- The Washington Times - Tuesday, September 18, 2018

A critical shortage of correctional officers plaguing the nation’s prison system is having a disparate effect on female inmates, a government watchdog said Tuesday.

The Justice Department’s inspector general, Michael E. Horowitz, concluded the dearth of trained prison employees is restricting the access of female prisoners to necessary care and services.

“The lack of sufficient staff is most noticeable at larger female institutions,” Mr. Horowitz wrote in a report.

After studying policies at a number of women’s prisons across the country, Mr. Horowitz said the Federal Bureau of Prisons must take additional steps to ensure female inmates access to trauma treatment or pregnancy programs.

For example, Bureau of Prisons policy requires that female prisoners can only be searched by female correctional officers. However, the Bureau of Prisons can’t ensure a female officer is available at each post where such searches are required, the report says.

The report also concluded that 90 percent of the female inmate population would benefit from trauma treatment, but staffing shortages make it nearly impossible to provide eligible inmates with the care they need, according to the report.

As the staffing shortage gets worse, the Federal Bureau of Prisons has been scrambling to fill correctional officer positions. Cooks, teachers and other civilian positions have had to perform guard duties because of a lack of correctional officers to meet the needs of a burgeoning prison population, according to recent media reports.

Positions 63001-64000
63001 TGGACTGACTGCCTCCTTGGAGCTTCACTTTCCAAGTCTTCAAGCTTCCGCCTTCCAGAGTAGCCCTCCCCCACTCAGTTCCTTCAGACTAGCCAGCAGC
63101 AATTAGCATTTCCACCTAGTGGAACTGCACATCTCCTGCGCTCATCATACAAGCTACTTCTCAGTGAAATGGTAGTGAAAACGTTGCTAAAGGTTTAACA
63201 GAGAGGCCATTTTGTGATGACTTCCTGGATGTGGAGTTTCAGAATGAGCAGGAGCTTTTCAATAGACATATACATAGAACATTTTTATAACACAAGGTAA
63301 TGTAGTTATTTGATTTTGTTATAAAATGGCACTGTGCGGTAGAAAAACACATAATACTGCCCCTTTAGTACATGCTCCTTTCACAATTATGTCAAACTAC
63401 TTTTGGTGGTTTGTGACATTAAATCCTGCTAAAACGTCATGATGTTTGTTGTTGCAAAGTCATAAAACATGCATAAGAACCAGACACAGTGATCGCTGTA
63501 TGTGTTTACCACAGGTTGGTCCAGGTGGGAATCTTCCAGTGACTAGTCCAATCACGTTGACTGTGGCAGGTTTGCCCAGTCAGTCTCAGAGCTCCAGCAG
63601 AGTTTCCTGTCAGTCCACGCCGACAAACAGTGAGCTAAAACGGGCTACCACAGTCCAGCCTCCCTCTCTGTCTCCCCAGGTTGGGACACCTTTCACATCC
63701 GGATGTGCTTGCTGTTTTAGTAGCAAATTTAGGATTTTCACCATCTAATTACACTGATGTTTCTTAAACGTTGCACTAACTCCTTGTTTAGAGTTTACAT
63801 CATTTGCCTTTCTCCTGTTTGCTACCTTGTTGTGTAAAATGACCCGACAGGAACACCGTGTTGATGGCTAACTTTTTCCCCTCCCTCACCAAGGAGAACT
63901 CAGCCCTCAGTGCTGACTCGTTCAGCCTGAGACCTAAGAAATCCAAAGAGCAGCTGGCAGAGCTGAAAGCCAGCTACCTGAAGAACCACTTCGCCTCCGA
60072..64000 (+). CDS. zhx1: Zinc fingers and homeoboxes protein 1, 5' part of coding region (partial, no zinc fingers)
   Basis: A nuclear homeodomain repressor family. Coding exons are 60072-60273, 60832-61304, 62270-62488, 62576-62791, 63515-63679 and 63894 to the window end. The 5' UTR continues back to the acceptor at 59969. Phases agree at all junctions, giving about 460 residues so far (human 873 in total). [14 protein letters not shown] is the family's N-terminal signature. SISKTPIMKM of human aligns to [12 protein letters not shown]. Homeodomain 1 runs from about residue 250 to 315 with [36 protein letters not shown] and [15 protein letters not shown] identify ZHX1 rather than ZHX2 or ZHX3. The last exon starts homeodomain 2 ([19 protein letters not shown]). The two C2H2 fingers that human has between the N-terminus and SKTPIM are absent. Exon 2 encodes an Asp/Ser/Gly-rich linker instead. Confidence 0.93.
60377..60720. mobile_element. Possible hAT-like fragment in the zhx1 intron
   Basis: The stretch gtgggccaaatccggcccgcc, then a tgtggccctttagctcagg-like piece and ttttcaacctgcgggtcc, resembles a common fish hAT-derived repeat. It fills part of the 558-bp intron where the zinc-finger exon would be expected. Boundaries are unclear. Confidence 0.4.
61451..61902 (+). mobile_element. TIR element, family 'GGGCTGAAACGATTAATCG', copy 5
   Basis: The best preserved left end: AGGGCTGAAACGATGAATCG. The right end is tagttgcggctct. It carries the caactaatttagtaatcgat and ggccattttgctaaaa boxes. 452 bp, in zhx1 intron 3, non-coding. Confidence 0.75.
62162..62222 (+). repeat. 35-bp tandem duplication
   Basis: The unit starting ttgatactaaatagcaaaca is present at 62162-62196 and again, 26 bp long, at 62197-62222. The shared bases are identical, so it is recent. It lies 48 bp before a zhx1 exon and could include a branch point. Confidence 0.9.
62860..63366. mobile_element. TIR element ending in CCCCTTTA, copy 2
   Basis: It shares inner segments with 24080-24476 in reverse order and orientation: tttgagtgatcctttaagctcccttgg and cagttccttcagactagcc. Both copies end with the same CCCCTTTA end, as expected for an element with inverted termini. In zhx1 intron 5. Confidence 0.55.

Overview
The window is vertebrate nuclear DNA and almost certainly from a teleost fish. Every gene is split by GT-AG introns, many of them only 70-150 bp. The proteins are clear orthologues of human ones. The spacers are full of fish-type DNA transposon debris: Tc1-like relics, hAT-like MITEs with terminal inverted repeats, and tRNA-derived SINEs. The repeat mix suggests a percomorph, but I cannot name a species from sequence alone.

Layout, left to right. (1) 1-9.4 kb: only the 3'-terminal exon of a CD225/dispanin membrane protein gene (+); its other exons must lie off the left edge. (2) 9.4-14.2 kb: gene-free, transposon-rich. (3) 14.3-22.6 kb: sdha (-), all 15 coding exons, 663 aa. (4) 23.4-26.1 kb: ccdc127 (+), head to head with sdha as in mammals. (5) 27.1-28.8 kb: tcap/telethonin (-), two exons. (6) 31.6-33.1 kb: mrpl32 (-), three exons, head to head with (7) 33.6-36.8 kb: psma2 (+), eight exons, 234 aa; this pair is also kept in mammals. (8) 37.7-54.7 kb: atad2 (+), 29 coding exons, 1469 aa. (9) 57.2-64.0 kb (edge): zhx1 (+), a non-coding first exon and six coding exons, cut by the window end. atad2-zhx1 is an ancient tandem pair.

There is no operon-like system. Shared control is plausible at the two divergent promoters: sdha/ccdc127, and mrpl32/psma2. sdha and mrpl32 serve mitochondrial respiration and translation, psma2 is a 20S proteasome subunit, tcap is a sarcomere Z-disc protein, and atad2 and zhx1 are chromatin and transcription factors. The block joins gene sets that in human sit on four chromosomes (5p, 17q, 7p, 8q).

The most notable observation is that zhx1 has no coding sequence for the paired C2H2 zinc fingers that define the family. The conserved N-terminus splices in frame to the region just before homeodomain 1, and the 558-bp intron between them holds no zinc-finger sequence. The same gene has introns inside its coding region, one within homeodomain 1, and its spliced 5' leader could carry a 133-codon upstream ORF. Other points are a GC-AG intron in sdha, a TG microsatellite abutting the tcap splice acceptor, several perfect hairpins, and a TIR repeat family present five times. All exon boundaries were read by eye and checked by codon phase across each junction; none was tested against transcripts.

And the shortage could be higher than the estimated 7,100 open positions at federal prisons across the country. The Federal Bureau of Prisons has 37,237 civil positions and 19,073 correctional officers. However, the Trump administration could reduce those numbers as part of its 2019 budget proposal.

Under President Trump’s plan, the number of civilian and correctional officer positions would fall to 36,909 and 18,674, respectively.

Kara Gotsch, director of Strategic Initiatives at the Sentencing Project, said she was “not shocked” by the inspector general’s findings.

“There is a staffing shortage system-wide,” she said. “But staff shortages are more complicated with women prisoners because it’s compounded when you have male correctional officers in positions where women are required to do the strip searches.”

The inspector general recommended the Bureau of Prisons improve the allocation of staff across the country’s correctional facilities and ensure that all staffers have received proper training.

In a response attached to the report, Hugh Hurwitz, acting director for the Federal Bureau of Prisons, said he agrees with the inspector general’s recommendations and vowed to improve both staffing and training.

“The BOP will determine the appropriate level of staffing that should be allocated to the Women and Special Populations Branch, based on an analysis of its broad mission and responsibilities,” Mr. Hurwitz wrote.

Ms. Gotsch said the best solution to the issue is sentencing reform to reduce the number of women incarcerated for low-level offenses.

“We are putting too many women in prison for low-level offenses for too long,” she said. “There is never enough money in the federal budget to adequately care for prisoners if we have significant overcrowding and maintain these high levels of incarceration.”


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